Transcription factor Nrf2 mediates an adaptive response to sulforaphane that protects fibroblasts in vitro against the cytotoxic effects of electrophiles, peroxides and redox-cycling agents.
Cast your vote
You can rate an item by clicking the amount of stars they wish to award to this item.
When enough users have cast their vote on this item, the average rating will also be shown.
Your vote was cast
Thank you for your feedback
Thank you for your feedback
AuthorsHiggins, Larry G.
Kelleher, Michael O.
Eggleston, Ian M.
Hayes, John D.
MetadataShow full item record
AbstractSulforaphane can stimulate cellular adaptation to redox stressors through transcription factor Nrf2. Using mouse embryonic fibroblasts (MEFs) as a model, we show herein that the normal homeostatic level of glutathione in Nrf2(-/-) MEFs was only 20% of that in their wild-type counterparts. Furthermore, the rate of glutathione synthesis following its acute depletion upon treatment with 3 micromol/l sulforaphane was very substantially lower in Nrf2(-/-) MEFs than in wild-type cells, and the rebound leading to a approximately 1.9-fold increase in glutathione that occurred 12-24 h after Nrf2(+/+) MEFs were treated with sulforaphane was not observed in Nrf2(-/-) fibroblasts. Wild-type MEFs that had been pre-treated for 24 h with 3 micromol/l sulforaphane exhibited between 1.4- and 3.2-fold resistance against thiol-reactive electrophiles, including isothiocyanates, alpha,beta-unsaturated carbonyl compounds (e.g. acrolein), aryl halides and alkene epoxides. Pre-treatment of Nrf2(+/+) MEFs with sulforaphane also protected against hydroperoxides (e.g. cumene hydroperoxide, CuOOH), free radical-generating compounds (e.g. menadione), and genotoxic electrophiles (e.g. chlorambucil). By contrast, Nrf2(-/-) MEFs were typically approximately 50% less tolerant of these agents than wild-type fibroblasts, and sulforaphane pre-treatment did not protect the mutant cells against xenobiotics. To test whether Nrf2-mediated up-regulation of glutathione represents the major cytoprotective mechanism stimulated by sulforaphane, 5 micromol/l buthionine sulfoximine (BSO) was used to inhibit glutathione synthesis. In Nrf2(+/+) MEFs pre-treated with sulforaphane, BSO diminished intrinsic resistance and abolished inducible resistance to acrolein, CuOOH and chlorambucil, but not menadione. Thus Nrf2-dependent up-regulation of GSH is the principal mechanism by which sulforaphane pre-treatment induced resistance to acrolein, CuOOH and chlorambucil, but not menadione.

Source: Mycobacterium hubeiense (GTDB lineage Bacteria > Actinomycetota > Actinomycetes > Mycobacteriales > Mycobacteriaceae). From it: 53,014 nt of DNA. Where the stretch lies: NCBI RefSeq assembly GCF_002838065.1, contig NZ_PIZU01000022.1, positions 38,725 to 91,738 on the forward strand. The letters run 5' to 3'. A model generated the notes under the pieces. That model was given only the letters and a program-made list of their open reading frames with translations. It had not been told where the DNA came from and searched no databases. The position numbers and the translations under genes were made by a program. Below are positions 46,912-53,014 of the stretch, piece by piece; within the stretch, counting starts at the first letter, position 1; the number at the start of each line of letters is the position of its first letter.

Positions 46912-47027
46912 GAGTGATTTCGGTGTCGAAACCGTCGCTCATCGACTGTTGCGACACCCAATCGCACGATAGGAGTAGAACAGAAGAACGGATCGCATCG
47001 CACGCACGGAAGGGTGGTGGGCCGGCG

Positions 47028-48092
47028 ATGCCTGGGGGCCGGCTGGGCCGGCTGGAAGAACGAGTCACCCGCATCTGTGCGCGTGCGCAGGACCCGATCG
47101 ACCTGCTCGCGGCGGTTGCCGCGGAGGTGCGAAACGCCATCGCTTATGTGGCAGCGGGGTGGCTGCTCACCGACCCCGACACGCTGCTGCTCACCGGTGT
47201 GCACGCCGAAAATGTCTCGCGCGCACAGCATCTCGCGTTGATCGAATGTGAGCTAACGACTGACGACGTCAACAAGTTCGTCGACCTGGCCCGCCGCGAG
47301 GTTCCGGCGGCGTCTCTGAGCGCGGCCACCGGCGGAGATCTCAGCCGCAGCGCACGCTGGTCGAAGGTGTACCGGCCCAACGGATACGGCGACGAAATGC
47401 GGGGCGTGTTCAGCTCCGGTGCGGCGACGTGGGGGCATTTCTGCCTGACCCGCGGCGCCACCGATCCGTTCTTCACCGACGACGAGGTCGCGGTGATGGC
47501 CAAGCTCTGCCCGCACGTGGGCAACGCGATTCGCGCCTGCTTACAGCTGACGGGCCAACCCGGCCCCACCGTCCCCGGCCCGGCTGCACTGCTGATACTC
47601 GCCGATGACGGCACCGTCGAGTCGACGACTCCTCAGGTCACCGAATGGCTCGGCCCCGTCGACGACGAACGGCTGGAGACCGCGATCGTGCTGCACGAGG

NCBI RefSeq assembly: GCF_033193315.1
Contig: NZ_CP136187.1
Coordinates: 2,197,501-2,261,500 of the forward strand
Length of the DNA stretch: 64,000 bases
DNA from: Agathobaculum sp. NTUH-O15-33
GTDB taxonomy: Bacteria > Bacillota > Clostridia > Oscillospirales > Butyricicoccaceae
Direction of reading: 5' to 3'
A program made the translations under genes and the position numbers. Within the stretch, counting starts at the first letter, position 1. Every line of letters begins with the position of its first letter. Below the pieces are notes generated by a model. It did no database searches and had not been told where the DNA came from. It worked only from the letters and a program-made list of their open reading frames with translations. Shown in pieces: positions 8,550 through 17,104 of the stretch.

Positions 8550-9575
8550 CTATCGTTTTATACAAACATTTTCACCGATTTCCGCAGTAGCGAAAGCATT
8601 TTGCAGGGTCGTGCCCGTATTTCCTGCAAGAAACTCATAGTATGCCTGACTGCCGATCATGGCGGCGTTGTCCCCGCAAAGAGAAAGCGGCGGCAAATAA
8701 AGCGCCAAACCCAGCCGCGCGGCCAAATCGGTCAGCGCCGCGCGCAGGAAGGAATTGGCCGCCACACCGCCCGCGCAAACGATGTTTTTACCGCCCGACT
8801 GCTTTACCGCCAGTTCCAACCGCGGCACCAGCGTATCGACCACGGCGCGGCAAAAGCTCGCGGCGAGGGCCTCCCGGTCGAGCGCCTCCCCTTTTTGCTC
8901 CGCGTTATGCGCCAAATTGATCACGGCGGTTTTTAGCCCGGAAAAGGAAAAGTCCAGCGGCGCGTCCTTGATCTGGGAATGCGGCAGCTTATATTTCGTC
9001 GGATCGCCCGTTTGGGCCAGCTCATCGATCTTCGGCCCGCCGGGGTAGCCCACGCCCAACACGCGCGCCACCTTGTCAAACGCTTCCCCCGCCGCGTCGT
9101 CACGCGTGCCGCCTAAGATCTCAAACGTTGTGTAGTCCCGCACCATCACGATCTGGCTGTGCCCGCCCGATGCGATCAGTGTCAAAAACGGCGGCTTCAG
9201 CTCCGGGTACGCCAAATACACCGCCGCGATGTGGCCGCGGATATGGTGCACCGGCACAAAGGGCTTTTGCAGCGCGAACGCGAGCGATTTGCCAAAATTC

CitationToxicol. Appl. Pharmacol. 2009, 237 (3):267-280
SponsorsWe wish to thank Dr Lesley I. McLellan and Dr Mike McMahon for considerable help and critical advice throughout this study, and also Prof C Roland Wolf for his enthusiastic support. The Association for International Cancer Research (grant no 05-154) and Cancer Research UK (grant no C4909/A7161) are acknowledged for funding this work. Also, a portion of the study was funded by ECNIS (EU network of excellence, contract no. 513943).
- Characterization of the cancer chemopreventive NRF2-dependent gene battery in human keratinocytes: demonstration that the KEAP1-NRF2 pathway, and not the BACH1-NRF2 pathway, controls cytoprotection against electrophiles as well as redox-cycling compounds.
- Authors: MacLeod AK, McMahon M, Plummer SM, Higgins LG, Penning TM, Igarashi K, Hayes JD
- Issue date: 2009 Sep
- Nrf2-regulated glutathione recycling independent of biosynthesis is critical for cell survival during oxidative stress.
- Authors: Harvey CJ, Thimmulappa RK, Singh A, Blake DJ, Ling G, Wakabayashi N, Fujii J, Myers A, Biswal S
- Issue date: 2009 Feb 15
- Induction of cancer chemopreventive enzymes by coffee is mediated by transcription factor Nrf2. Evidence that the coffee-specific diterpenes cafestol and kahweol confer protection against acrolein.
- Authors: Higgins LG, Cavin C, Itoh K, Yamamoto M, Hayes JD
- Issue date: 2008 Feb 1
- Adaptive response to GSH depletion and resistance to L-buthionine-(S,R)-sulfoximine: involvement of Nrf2 activation.
- Authors: Lee HR, Cho JM, Shin DH, Yong CS, Choi HG, Wakabayashi N, Kwak MK
- Issue date: 2008 Nov